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Inspired by the MOS KIM-1 and 8051 based AVT2250 computer that I used to own many years ago,I`ve decided to build my own single board computer that would allow me to learn 6502 assembly and test 65xx family ICs. My goal was to build a single board computer that would be simple, flexible and as useful as possible. I believe I`ve achieved this goal with my new 6507 SBC computer:

SBC_MAIN_PHOTO

The reason I`ve choosen 6507 instead of 6502 is trivial: I had one piece laying around in my ICs box. This particular chip was salvaged from a dead Atari 2600 board and I wanted to put it to a good use. 6507 is basically the same CPU as 6502 but it lacks A13-A15 address lines (which limits it`s address space to 8K) an unfortunatelly also /INT and /NMI – this limits educational value of my SBC a bit as it can`t be used to test/learn interrupt handling. Besides that, all other aspects of 6502 programming and interfacing can be learn with this board.

6507 SBC system consists of the following key components:

  •  6507 CPU @ 0.9216 Mhz
  •  4KB RAM
  •  2KB ROM
  •  16450 UART @ 38400 bps
  •  16×4 LCD display (HD44780)
  •  6526A Complex Interface Adapter (CIA) (for keyboard and general purpose 8-bit parallel port)
  •  Address decoder with one additional chip select for external peripherals
  •  Expansion connector including: Data bus, A0-A3 address bus, UART signals , CPU signals, reset, power, address decoder signals.

UART RX,TX and GND pins of expansion connector are directly compatible with popular PL2303 USB/UART converter, as shown on the photo above.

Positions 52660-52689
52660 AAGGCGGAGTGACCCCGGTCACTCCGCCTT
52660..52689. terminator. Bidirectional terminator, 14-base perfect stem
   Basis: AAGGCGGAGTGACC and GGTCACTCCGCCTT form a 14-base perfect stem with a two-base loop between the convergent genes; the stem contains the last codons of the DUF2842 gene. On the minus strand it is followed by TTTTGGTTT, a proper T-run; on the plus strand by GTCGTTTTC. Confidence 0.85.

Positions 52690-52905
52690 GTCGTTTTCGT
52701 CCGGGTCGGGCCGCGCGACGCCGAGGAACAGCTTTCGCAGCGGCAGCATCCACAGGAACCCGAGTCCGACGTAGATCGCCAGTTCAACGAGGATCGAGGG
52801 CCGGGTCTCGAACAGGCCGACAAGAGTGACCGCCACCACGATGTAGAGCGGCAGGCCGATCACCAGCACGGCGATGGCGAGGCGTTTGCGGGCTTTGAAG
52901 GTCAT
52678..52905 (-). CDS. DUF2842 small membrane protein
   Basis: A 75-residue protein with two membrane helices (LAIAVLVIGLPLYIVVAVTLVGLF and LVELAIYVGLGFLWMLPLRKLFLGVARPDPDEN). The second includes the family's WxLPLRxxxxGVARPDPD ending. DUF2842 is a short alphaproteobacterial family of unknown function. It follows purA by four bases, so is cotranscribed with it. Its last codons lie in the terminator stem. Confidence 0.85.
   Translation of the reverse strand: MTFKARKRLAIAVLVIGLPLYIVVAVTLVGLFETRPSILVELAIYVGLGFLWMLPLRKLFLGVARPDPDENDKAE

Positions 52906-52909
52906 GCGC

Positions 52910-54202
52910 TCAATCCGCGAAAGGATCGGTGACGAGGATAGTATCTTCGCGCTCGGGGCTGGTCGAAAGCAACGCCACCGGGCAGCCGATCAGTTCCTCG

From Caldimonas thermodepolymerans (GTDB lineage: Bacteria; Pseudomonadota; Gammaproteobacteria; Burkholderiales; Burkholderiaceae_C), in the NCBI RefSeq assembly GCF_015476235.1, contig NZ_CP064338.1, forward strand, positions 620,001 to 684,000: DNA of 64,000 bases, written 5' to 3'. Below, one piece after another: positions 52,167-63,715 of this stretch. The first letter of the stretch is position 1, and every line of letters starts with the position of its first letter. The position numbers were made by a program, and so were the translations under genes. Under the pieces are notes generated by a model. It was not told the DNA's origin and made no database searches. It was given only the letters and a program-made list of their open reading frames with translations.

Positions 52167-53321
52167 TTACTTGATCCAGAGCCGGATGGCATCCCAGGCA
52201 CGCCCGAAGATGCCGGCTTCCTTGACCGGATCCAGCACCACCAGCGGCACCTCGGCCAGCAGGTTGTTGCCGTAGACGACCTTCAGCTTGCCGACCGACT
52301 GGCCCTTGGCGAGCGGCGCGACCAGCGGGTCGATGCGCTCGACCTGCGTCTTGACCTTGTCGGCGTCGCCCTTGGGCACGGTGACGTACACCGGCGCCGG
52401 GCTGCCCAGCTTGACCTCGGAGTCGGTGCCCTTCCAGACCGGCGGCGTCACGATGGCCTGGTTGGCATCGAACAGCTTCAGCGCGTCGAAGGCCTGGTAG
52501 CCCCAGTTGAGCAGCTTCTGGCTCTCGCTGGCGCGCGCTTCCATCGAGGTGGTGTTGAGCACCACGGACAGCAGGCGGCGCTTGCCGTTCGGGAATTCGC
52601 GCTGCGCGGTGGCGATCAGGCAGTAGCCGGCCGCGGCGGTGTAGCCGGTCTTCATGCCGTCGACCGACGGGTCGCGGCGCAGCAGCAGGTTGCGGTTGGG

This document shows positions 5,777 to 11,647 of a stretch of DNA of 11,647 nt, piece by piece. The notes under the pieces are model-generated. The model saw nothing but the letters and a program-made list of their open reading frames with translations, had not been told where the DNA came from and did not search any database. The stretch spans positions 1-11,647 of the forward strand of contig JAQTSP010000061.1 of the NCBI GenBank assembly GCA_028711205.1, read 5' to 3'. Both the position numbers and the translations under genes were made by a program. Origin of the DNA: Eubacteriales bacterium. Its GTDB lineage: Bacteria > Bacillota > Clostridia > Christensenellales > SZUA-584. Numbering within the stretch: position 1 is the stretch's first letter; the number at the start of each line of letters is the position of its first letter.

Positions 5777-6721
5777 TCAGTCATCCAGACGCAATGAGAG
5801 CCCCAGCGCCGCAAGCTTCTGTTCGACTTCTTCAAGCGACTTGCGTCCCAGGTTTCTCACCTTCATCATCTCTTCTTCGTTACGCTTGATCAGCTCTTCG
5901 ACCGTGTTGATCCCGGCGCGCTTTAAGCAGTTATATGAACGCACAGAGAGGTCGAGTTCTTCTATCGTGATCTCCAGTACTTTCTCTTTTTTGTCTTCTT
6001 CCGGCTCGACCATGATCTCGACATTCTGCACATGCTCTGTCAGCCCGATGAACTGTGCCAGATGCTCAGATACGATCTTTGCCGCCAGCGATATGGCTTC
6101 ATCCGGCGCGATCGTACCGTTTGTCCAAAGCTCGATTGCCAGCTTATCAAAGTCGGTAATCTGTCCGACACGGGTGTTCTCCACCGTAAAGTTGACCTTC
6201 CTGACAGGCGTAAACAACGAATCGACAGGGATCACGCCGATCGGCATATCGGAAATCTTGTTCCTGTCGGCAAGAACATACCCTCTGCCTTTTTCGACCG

Memory map of 6507 SBC system:

  • 0000-0fff : user RAM area (4KB, 0200h program entry point)
  • f000-f1ff : UART
  • f200-f3ff : LCD
  • f400-f5ff : CIA
  • f600-f7ff : IO4 (additional “chip select” signal for external peripheral)
  • f800-ffff : ROM (2KB)

ROM chip contains monitor program with following functionality:

  • Downloading data/code from PC using UART.
  • Executing code starting from given address.
  • HEX dump of memory.
  • Editing contents of memory.

There is still several hundred bytes of ROM space available for additional feature.

Expansion connector pinout, from top to bottom:

2018-02-02_101934

Here is a small example program. It writes Y register contents to CIA PORTB, waits for some time (using delay fuction from ROM memory), then increases Y register and starts over again. If we connect LEDs with resistors directly to PORTB of CIA, we could see pretty binary counter in action:

0001   0000               CIA_PORTB		.EQU 0f401h
0002   0000               CIA_DDRB		.EQU 0f403h
0003   0000               DELAY			.EQU 0fc24h ;routine from ROM
0004   0000             
0005   0200                   .org 0200h		
0006   0200             
0007   0200              start:	
0008   0200 A9 FF               lda #0ffh
0009   0202 8D 03 F4        	sta CIA_DDRB
0010   0205 A0 00       	ldy #00
0011   0207            	 mainloop:	
0012   0207 8C 01 F4        	sty CIA_PORTB
0013   020A A9 80       	lda #80h
0014   020C 20 24 FC    	jsr DELAY
0015   020F C8                 	iny
0016   0210 4C 07 02        	jmp mainloop	
0017   0213             		
0018   0213             
0019   0FFF                   .org 0fffh ;memory filled up to 4K
0020   0FFF FF                .db  0ffh	 ;dummy byte at the end of 4K
0021   1000             	
0022   1000                   .ENDtasm: Number of errors = 0

The program (in binary format) can be uploaded to RAM using UART or can be typed in directly by keyboard!

Below, I`m posting photos of prtotype on a breadboard, schematics and PCB design in eagle:

 

 

All project files: schematics, board layout, monitor program source and binary can be downloaded from the “download” section.

You may also check out my Youtube video about this project:

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